Major banks, which often band together when facing government scrutiny, are now turning on one another as an international investigation into the manipulation of interest rates gains momentum.
|The Barclays settlement prompted the resignation of top executives, |
including the chief executive, Robert E. Diamond Jr., and helped to erase more than
$3 billion of the bank’s market value.
With billions of dollars and their reputations on the line, financial institutions have been spreading the blame in recent meetings with authorities, according to government and bank officials with knowledge of the matter. While acknowledging their own wrongdoing, institutions are pointing out actions at other banks that they believe are worse — and in some cases, extend to top executives.
One official involved in the case said that banks are emphasizing that “we’re not as bad as the next guy.”
The Swiss bank UBS, which has a history of regulatory run-ins, has shared e-mails, instant messages and other information suggesting it had colluded with traders at Deutsche Bank,HSBC and the Royal Bank of Scotland to manipulate key interest rates, according to court documents and bank employees. In talks with authorities, HSBC is providing its own account of the activities, according to a lawyer briefed on the matter. Citigroup has also detailed rate manipulation with other banks.
When the British bank Barclays recently negotiated a settlement with authorities, it highlighted that other European institutions took part in the rate-rigging scheme, said officials close to the case. Like UBS, Barclays has provided information on activities involving HSBC and Deutsche Bank.
Several banks are using Barclays’ $450 million settlement as a guidepost in preliminary discussions with authorities. JPMorgan Chase and Citigroup are each emphasizing to authorities that their chief executives were not implicated in the wrongdoing as in the case of Barclays, and therefore the banks deserve to be treated less severely, according to the officials.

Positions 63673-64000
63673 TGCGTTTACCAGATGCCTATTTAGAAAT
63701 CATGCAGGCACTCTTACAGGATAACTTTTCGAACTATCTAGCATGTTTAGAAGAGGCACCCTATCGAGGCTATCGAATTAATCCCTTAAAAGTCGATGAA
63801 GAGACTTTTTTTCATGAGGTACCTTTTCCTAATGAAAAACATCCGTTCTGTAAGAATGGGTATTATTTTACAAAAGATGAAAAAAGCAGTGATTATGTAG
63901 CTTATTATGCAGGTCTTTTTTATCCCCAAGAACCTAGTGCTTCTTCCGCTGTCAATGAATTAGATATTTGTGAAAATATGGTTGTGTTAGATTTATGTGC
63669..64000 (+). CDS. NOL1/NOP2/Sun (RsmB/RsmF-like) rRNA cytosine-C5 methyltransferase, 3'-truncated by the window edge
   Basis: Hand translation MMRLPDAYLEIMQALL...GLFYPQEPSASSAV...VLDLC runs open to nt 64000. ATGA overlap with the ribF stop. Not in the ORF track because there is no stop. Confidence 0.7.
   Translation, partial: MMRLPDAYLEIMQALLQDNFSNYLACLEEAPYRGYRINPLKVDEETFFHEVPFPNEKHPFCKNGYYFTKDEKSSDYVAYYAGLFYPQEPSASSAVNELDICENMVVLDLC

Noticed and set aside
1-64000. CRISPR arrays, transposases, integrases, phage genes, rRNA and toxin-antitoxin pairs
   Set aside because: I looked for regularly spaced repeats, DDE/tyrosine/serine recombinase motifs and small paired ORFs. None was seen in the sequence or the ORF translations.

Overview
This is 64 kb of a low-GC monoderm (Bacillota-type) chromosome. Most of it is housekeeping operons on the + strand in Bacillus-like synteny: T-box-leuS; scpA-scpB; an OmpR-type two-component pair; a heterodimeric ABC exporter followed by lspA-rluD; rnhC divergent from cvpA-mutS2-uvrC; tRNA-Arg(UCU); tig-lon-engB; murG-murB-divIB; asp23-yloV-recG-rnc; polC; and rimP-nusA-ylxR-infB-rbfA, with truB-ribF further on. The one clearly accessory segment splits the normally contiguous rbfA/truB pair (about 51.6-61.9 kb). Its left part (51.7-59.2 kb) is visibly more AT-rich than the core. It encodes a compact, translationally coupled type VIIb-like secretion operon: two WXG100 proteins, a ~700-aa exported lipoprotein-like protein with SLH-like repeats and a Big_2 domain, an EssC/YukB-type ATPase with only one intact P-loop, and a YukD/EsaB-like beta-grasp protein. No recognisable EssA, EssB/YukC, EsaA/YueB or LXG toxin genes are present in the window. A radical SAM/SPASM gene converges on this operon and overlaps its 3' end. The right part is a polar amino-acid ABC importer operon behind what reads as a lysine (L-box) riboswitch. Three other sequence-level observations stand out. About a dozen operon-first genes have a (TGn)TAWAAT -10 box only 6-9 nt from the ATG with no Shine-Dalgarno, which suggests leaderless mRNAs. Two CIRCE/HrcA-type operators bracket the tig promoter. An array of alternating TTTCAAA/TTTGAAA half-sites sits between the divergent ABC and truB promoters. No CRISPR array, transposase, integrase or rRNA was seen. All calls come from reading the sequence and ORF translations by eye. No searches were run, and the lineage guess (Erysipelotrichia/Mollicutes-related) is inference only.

A Deutsche Bank manager who oversaw traders is facing scrutiny, according to a person involved in the case. However, a Deutsche Bank spokesman said no managers or top executives had been aware of any rate manipulation, adding that the investigation was continuing.
JPMorgan, Deutsche Bank, HSBC and Citigroup have said they are cooperating with officials.
Authorities around the world are investigating more than 10 big banks for their roles in setting global interest rates like the London interbank offered rate, or Libor. Such benchmarks underpin trillions of dollars of financial products, including mortgages and student loans.
Regulators are examining whether banks colluded to move the rates up or down to get extra profits and limit losses on their trading positions. Some banks are also under investigation for reporting artificially low rates to make themselves appear financially healthier.
When banks first started conducting internal investigations at the behest of regulators two years ago, they figured the potential penalties would be manageable, according to bank officials.
But the size of the Barclays settlement and the growing public outcry have left banks scrambling to limit their culpability as the threat of criminal actions increases. Part of the banks’ problem is that their internal investigations have created a road map that authorities are using to pursue criminal and civil cases.
Those findings provide a detailed portrait of the wrongdoing.
Interviews with dozens of government and bank officials who spoke on the condition of anonymity because the investigation is developing, and a review of court documents and regulatory filings show varying degrees of exposure. Banks like UBS, Deutsche Bank and Citigroup uncovered that employees had worked with traders at other firms to influence rates, according to government and bank officials. A small number of institutions, including Credit Suisse and Bank of America, found more limited actions.
The extent of the evidence has created an every-bank-for-itself attitude.
The financial industry often tries to negotiate a common deal to avoid getting singled out for bad behavior. This year, five banks collectively struck a multibillion-dollar agreement with federal authorities to address foreclosureabuses.
With the rate investigation, institutions are not sharing information or even discussing the case with rivals, according to lawyers involved in the matter. In part, they do not want to appear to have close ties with their rivals, since such cozy relationships are part of the government’s inquiry.